I don’t know why Zedekiah didn’t listen to the preacher. Maybe he was concerned about what others thought. Maybe he was fearful of how his family might react. Maybe he was comfortable in his lifestyle, and unwilling to change to meet God’s standard of living. It could have been a host of things, and I don’t know exactly, but we know that he refused the counsel and preaching, and it led to his family’s demise. My dad preached as the founding pastor for 25 years here. And we watched many people and many families’ lives destruct because of this very reason. The preacher got up and preached his heart out, and applied God’s Word to what was going on in society today, with warning, and with a passion, and with vision. And yet, for whatever reason, people listen week in and week out, and refuse to apply what they heard in daily life. There are a host of reasons we might not listen to the preacher. Maybe we’d prefer to keep our lifestyle. Maybe we’re concerned with what our family might think. Maybe we don’t apply the principles in our homes because we know we’ll have to make the adjustments in our personal lives. Maybe we’re concerned about friends, neighbors, or fellow church members. I don’t know all the reasons, but I pray today, that when we hear the preaching, we come with the spirit of “it’s me, it’s me, it’s me, oh Lord, standing in the need of prayer.” I pray that we’d seek to apply the preaching and it’s principles to our lives. For I’d hate to come to a point where, after hearing, and after neglecting, on the long road ahead, the only thought that comes to my mind is “I should have listened to the preacher.”

The Rechabites.

rechabites tents

Jeremiah 35:18-19 And Jeremiah said unto the house of the Rechabites, Thus saith the LORD of hosts, the God of Israel; Because ye have obeyed the commandment of Jonadab your father, and kept all his precepts, and done according unto all that he hath commanded you: Therefore thus saith the LORD of hosts, the God of Israel; Jonadab the son of Rechab shall not want a man to stand before me for ever.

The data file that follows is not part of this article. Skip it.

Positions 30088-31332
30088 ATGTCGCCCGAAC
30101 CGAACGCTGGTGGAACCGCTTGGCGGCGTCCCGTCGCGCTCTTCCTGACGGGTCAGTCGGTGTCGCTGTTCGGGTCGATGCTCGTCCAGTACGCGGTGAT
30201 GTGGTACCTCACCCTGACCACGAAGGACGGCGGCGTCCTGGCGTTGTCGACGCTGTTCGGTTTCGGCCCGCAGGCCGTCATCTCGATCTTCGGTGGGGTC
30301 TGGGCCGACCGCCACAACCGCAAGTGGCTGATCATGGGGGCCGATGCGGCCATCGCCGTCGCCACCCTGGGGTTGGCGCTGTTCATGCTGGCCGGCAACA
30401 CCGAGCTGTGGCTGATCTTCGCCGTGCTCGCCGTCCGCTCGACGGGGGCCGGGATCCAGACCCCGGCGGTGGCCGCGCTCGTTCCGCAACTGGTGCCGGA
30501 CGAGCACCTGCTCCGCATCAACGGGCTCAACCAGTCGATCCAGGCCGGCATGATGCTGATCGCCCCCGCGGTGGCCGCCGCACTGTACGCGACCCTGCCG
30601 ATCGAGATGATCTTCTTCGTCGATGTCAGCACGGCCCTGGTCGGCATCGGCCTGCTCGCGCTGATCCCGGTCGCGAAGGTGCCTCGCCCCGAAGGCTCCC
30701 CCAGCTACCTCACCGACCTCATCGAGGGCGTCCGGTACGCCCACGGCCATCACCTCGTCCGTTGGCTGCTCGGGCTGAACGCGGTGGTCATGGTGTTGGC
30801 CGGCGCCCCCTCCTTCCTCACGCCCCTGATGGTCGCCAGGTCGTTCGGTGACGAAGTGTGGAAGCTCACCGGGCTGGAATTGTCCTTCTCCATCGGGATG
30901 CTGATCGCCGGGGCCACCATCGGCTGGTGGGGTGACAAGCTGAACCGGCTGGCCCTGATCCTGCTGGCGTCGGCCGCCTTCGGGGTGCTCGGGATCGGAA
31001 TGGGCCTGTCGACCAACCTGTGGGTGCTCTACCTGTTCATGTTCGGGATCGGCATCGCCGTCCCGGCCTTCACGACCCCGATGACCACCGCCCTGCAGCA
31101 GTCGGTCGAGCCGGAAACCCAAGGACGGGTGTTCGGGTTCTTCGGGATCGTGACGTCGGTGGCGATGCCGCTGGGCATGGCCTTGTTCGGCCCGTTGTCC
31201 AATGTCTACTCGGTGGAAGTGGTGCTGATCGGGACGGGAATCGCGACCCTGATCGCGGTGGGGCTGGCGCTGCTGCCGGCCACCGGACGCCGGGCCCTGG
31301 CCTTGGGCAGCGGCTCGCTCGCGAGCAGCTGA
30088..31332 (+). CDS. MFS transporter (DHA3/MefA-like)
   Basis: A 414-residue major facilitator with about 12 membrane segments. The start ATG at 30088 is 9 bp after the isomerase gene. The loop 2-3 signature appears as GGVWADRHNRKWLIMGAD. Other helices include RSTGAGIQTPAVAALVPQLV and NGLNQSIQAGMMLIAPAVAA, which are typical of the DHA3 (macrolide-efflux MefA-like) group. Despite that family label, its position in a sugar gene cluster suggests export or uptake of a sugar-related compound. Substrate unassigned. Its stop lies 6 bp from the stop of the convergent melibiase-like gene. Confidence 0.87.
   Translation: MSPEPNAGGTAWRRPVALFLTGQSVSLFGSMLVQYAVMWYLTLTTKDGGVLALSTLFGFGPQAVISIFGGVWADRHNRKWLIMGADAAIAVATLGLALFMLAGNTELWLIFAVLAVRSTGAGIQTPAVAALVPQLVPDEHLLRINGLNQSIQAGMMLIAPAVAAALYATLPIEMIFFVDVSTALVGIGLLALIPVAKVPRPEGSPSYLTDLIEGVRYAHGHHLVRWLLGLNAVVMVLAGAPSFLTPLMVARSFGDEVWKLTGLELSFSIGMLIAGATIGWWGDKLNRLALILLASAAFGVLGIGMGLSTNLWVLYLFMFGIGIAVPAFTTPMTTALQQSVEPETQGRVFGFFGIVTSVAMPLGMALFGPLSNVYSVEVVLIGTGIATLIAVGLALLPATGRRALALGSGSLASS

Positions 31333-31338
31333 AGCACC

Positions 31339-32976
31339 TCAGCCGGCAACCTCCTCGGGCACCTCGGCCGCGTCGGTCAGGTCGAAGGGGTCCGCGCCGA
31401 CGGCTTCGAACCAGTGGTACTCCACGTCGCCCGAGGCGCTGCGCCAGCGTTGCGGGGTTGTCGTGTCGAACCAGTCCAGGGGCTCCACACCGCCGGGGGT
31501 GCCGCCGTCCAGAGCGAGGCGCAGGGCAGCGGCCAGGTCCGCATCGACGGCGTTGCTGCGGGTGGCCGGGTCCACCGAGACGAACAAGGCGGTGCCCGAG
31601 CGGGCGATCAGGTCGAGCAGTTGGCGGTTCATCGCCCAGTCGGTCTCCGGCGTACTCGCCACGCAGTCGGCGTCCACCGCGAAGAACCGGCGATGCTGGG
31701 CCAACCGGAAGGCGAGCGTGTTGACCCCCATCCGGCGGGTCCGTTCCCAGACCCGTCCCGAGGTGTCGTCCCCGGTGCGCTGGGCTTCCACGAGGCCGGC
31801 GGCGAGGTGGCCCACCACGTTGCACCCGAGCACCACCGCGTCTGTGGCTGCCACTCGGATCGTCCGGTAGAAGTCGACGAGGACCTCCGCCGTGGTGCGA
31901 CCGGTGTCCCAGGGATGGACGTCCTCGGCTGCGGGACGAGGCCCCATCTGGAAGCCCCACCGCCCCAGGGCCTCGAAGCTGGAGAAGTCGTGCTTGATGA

I love this passage. I think a small part of this is because I can relate with the Rechabites in a little bit, and am thankful for it. Jeremiah tells us that years earlier, Jonadab, Rechab’s father, had commanded his children to do some things that were “different”. They were counter-culture. They were higher standards. These weren’t necessarily things that were unlawful, but they were given in wisdom. They were given for the sake of generations to come. I’m sure that some shook their head. I’m sure that some thought they were odd. I’m sure that some made comments or shook their heads. But not God. God was well pleased that generations of men took the high road that their father had left them to take. And he chose to devote a chapter in the Bible to this family. In fact, in the verses above, he makes them a wonderful promise because of their adherence to their father’s commandments and precepts. And when the Babylonians came in and pillaged, killed, burned, and destroyed, these men and their families were safe.

I’m a second generation Christian from a very conservative family. My father reminds me of Jonadab. Growing up, there were things that my dad “commanded” us and our family to live by, to do and not to do, that were outside the norm in mainstream society. In fact, some of what he asked of us was outside the norm in mainstream Christianity. It was, in fact, counter-culture. We didn’t have a tv growing up. We didn’t do sleepovers. We were guarded against the influences of the world. We were given a different identity that the average American would think is normal, and the list can go on. But looking back, I’m so glad that my dad was willing to take the high road with our family, and that he challenged us to do the same. Three of us are married, and to this day, by God’s grace, we follow many of these “precepts” in our own homes. But we’re not done. We’re only at the front end of rearing our families, and have a long way to go. My prayer this morning is that we’d continue in the way our dad left for us. The fruit has been good so far. But I pray that it would continue for generations to come, as we pass down the “commandments” and precepts that he gave us to the next generation. I can only imagine the impact that can be made if we do so.


Nebuchadrezzar… My Servant

democrat-republicanJeremiah 25:9 Behold, I will send and take all the families of the north, saith the LORD, and Nebuchadrezzar the king of Babylon, my servant, and will bring them against this land, and against the inhabitants thereof, and against all these nations round about, and will utterly destroy them, and make them an astonishment, and an hissing, and perpetual desolations.